Issue management in public affairs

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Coca-Cola case study

Guest author: Dr Conor McGrath

Strategic planning in public affairs fundamentally concerns two key elements – developing plans by which public policy issues can be managed, and then communicating those plans to Government.

Chase and Crane (1996, p. 138) offer a thoughtful call for companies to pay equal attention to “strategic profit planning” and “strategic policy planning”. It is in an organisation’s issue management that both these existential functions are integrated.

While there are nearly as many definitions of issue management as there are academic articles on the subject, several basic features which demand attention by practitioners are clear.

First, issue management has to be concerned with identifying potential issues which could impact upon the organisation – this is the essential precondition to all else, as if an issue evades detection then nothing can or will be done about it.

Second, it is necessary to prioritise issues in terms of the extent to which they could matter to the organisation – the more important the issue is to the organisation (or what researchers term the issue salience), the more likely the organisation is to engage in political activity intended to influence the outcome. The rational organisation will further prioritise issues in such a way as to only focus on those which are not merely important but also which are most likely to be influenced effectively – in other words organisations should concentrate on those issues which are critical to their strategic objectives where the organisation’s input will make a material difference.

Third, there is little value in identifying issues unless the process then goes on to set objectives, formulate a plan of action in respect of each, and implement and evaluate that activity. Here the organisation is arriving at its own internal policy position on the issue.

And, fourth, issue management must involve the organisation in attempting to influence public policy since each significant issue will become important not just to the organisation itself but also to its stakeholders in government, regulatory agencies, pressure groups, public opinion, and so on.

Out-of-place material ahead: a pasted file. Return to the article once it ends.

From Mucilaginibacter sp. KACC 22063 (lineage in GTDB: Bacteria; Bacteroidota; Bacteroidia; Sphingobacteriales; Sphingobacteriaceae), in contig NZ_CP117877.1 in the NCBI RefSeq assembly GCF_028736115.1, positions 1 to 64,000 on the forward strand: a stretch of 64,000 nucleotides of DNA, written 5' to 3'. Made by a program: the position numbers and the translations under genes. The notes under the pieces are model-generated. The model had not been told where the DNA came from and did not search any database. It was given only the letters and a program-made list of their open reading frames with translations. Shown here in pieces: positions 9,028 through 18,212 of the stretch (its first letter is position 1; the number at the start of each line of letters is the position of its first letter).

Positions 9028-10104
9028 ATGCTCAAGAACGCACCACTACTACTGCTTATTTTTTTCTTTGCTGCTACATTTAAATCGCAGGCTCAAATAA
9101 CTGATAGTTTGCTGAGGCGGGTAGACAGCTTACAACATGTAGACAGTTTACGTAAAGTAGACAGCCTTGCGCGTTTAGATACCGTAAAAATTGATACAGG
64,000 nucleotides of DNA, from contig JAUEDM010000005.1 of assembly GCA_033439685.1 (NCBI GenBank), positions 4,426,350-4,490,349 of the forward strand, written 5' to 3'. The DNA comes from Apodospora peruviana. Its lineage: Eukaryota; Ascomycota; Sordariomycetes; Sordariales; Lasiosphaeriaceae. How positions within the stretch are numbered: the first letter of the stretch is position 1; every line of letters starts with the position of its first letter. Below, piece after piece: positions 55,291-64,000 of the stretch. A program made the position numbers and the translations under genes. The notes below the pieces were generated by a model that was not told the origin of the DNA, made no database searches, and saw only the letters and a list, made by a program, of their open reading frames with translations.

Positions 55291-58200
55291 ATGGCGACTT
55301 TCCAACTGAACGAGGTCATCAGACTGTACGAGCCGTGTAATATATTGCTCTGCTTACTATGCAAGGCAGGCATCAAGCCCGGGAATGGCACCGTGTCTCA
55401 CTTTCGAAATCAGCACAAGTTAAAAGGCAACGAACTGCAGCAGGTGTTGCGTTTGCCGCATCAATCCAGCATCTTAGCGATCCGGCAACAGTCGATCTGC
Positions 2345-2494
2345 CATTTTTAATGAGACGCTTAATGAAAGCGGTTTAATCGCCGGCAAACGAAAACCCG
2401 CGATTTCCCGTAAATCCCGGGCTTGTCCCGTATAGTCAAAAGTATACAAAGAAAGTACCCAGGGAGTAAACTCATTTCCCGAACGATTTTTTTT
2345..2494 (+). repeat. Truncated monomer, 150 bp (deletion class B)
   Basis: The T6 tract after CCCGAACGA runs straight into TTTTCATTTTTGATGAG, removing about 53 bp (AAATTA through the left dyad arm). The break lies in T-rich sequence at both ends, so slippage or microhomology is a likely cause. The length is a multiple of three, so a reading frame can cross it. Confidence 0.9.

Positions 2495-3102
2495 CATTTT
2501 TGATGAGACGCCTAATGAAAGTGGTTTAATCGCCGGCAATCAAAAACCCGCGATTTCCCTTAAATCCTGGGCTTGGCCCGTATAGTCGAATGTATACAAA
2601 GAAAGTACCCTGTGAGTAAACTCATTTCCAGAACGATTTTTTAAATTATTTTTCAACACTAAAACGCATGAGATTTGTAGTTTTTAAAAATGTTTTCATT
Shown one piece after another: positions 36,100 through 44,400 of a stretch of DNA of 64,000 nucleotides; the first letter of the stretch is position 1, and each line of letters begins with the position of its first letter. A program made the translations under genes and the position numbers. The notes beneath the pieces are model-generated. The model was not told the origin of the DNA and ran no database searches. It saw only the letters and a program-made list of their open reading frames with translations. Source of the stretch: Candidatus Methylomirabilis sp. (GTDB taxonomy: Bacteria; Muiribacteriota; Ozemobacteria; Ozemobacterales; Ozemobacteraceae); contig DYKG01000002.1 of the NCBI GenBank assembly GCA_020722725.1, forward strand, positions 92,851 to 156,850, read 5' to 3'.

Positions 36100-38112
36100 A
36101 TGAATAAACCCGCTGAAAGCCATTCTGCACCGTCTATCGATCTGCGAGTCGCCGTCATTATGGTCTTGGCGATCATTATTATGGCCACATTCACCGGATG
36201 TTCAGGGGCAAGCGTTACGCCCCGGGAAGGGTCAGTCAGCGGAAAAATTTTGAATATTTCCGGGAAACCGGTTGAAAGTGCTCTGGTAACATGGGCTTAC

While we don’t often get this sort of detail about internal planning from major organisations, in 2016 a whistleblower leaked a set of documents relating to Coca-Cola’s public affairs strategy. The graphic below shows their thinking about policy issues in the EU, and was actually developed by a senior manager for EU government relations.

The far right hand side of the diagram shows that all policy issues have been categorised into 5 colour-coded agendas: red for health and consumers; green for environment; yellow for taxation; blue for trade and competition; and orange for CSR and others.

The horizontal axis shows Coca-Cola’s expectation of how likely each issue is to be implemented, while the vertical axis assesses the potential impact of each issue on the company’s operations.

Issues have further been classified into three groupings, by which Coca-Cola prioritises them: monitor (for issues least likely to happen and least likely to affect the business); prepare (for issues which aren’t likely to pass but which would have a significant impact); and fight back (for those issues which are both likely to materialise and likely to have a serious impact on the firm).

Several elements of this diagram are striking. To take the negatives first, most of the issues Coca-Cola was then considering relate to health and consumers (the red dots), but only one of these was thought to be relatively likely to actually happen – that is a criticism more of the EU system than of the company.

Similarly, most of the trade/competition issues were thought relatively likely to be enacted, but none were deemed likely to have significant impact on the firm. While most environmental issues were thought unlikely to happen, four out of the six issues Coca-Cola intended fighting actively relate to increased environmental regulation.

Another is about the labelling of its products. But clearly out on its own in the top right corner – both very likely to happen and having a substantial effect on the company’s business – was the issue of a soda tax in the EU. It is, finally, revealing that the top priorities are placed in a category called ‘fightback’ – Coca-Cola’s public affairs team in Brussels prioritised only issues which were negative from the firm’s perspective, and were not actively pushing any positive policies.

More positively, though, whether one likes Coca-Cola as a company or not, it obviously takes issue management seriously and thinks about it in a professional and strategic way. And this diagram does provide a template for how other organisations could visualise their own issue management in a comprehensive and clear manner.

Reference

W.H. Chase and T.Y. Crane (1996) Issue Management: Dissolving the Archaic Division Between Line and Staff In: L.B. Dennis (ed.) Practical Public Affairs in an Era of Change: A Communications Guide for Business, Government, and College. University Press of America: Lanham, MD; 129-141.

 

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